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Seraphin Soudbinine (1870-1944)
Seraphin Soudbinine (1870-1944)

Head of Maxim Gorky (1868-1936)

Details
Seraphin Soudbinine (1870-1944)
Head of Maxim Gorky (1868-1936)
signed and inscribed 'Soudbinine/E Decoeur/Céramiste' (lower right); further stamped with Emile Decoeur's mark (inside)
enamelled stoneware
19 ¾ in. (50 cm.) high
Provenance
Anonymous sale, Ader, Monte-Carlo, 16 December 1978, lot 308.
Literature
M. Giraud and F. Fravalo, Emile Decoeur, 1876-1953, Paris, 2008, pp. 112, 209.

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Iona Ballantyne
Iona Ballantyne

Lot Essay

After working as a sailor on the Volga, Seraphin Soudbinine became an accomplished and popular actor at the Moscow Arts Theatre, playing an important role in Maxim Gorky’s (1868-1936) best-known play The Lower Depths.
After moving to Paris in 1904, Soudbinine met Auguste Rodin (1840-1917) and went on to become his pupil and later his collaborator. It was a bust of Gorky, executed in marble, that secured Soudbinine’s international reputation following its exhibition at the Salon d’Automne in 1905. The present work, a ceramic, is the first collaboration between Soudbinine and Emile Decoeur (1876-1953). After his success at the Salon d’Automne, Soudbinine executed a version in ceramic which was enamelled by Decoeur between 1906-1909, as per his signature and his mark, both from his period in Auteuil. Decoeur became Soudbinine’s advisor after 1923. When, aged nearly sixty, Soudbinine viewed the impressive collection of oriental ceramics held in the collection of the Metropolitan Museum of Art, the works proved a revelation to the artist and prompted him to bravely abandon his successful career as a sculptor and begin again as a self-taught ceramist, advised by Emile Decoeur among others. He built his own oven and learned how to make both the earthenware materials and enamels he required. Soudbinine makes a nod to his own oeuvre returning to his model of Gorky which had prompted such admiration and is the first example of his collaboration with Decoeur, 15 years prior to Soudbinine’s new direction as a ceramist.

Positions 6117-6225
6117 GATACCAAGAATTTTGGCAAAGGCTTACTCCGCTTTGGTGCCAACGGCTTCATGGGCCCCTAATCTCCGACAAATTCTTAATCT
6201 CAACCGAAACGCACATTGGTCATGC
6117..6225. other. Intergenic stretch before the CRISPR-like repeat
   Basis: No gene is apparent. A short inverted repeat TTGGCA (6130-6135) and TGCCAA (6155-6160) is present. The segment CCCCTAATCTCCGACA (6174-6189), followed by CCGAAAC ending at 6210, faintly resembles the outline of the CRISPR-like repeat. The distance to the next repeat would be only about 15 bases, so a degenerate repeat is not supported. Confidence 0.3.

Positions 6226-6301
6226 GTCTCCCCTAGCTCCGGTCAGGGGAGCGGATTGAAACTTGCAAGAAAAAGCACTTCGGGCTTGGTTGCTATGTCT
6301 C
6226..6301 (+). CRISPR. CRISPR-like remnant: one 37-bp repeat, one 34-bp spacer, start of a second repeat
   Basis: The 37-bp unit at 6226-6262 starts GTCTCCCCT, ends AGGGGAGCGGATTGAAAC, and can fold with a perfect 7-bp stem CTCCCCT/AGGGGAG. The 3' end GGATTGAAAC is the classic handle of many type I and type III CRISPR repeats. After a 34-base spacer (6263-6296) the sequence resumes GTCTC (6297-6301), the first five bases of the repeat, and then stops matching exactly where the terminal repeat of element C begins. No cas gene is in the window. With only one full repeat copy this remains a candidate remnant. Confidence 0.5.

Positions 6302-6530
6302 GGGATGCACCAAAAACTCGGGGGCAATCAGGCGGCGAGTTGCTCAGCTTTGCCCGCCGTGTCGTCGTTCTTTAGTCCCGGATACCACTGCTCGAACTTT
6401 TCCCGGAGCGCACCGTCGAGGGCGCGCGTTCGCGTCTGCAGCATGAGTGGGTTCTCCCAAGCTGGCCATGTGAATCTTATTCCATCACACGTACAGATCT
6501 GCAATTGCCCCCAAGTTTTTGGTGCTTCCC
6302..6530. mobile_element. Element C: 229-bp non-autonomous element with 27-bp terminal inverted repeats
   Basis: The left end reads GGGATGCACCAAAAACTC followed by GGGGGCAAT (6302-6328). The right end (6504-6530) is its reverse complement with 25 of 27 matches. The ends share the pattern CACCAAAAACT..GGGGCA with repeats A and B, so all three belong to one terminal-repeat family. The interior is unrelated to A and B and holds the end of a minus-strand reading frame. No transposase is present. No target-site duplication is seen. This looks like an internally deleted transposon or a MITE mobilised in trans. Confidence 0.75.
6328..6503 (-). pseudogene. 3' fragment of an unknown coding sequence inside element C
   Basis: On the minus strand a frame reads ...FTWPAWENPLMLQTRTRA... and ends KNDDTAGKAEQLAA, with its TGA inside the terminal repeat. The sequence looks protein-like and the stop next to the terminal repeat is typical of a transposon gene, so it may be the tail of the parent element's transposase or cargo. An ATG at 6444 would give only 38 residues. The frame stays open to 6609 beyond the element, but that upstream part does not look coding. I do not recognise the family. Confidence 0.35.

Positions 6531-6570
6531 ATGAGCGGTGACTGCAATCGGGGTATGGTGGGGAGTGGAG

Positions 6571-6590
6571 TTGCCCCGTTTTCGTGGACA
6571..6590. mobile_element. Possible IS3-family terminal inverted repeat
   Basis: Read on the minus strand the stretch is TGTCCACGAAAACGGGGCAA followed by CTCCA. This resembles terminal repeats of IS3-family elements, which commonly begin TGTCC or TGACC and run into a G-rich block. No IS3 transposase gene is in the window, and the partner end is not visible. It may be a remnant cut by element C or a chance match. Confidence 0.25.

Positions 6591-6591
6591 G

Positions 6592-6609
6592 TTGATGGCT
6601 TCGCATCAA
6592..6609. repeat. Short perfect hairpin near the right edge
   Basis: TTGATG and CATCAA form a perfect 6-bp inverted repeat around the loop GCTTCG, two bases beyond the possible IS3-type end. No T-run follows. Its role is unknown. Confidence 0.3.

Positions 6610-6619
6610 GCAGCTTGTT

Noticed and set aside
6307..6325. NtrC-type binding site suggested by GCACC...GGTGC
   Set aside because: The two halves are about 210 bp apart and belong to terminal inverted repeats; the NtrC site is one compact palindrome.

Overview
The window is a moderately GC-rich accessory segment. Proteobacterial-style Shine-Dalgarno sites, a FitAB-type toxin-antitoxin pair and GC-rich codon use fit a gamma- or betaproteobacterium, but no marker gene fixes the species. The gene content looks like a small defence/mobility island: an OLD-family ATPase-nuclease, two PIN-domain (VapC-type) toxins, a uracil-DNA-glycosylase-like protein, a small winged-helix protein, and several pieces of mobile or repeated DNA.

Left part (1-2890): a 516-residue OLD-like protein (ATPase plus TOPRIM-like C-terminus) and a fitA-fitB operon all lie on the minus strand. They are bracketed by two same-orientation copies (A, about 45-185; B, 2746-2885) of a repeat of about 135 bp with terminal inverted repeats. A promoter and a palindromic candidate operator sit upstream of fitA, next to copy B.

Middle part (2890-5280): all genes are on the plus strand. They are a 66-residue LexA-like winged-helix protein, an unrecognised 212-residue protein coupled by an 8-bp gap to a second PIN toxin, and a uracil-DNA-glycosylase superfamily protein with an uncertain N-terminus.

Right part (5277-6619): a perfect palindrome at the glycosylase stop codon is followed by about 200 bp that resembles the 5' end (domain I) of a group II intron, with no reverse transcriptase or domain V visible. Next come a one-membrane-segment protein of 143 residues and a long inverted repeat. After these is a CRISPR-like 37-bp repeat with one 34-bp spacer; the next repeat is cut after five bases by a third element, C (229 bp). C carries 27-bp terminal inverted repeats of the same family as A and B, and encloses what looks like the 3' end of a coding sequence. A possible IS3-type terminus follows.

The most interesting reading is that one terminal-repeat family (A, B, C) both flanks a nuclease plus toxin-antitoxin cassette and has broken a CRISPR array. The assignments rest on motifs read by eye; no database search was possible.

We are grateful to Dr Ekaterina Khmelnitskaya, Curator of Russian Porcelain at the State Hermitage, St Petersburg and Mr Michel Giraud, author of the catalogue raisonné on Emile Decoeur for their assistance with researching this work.

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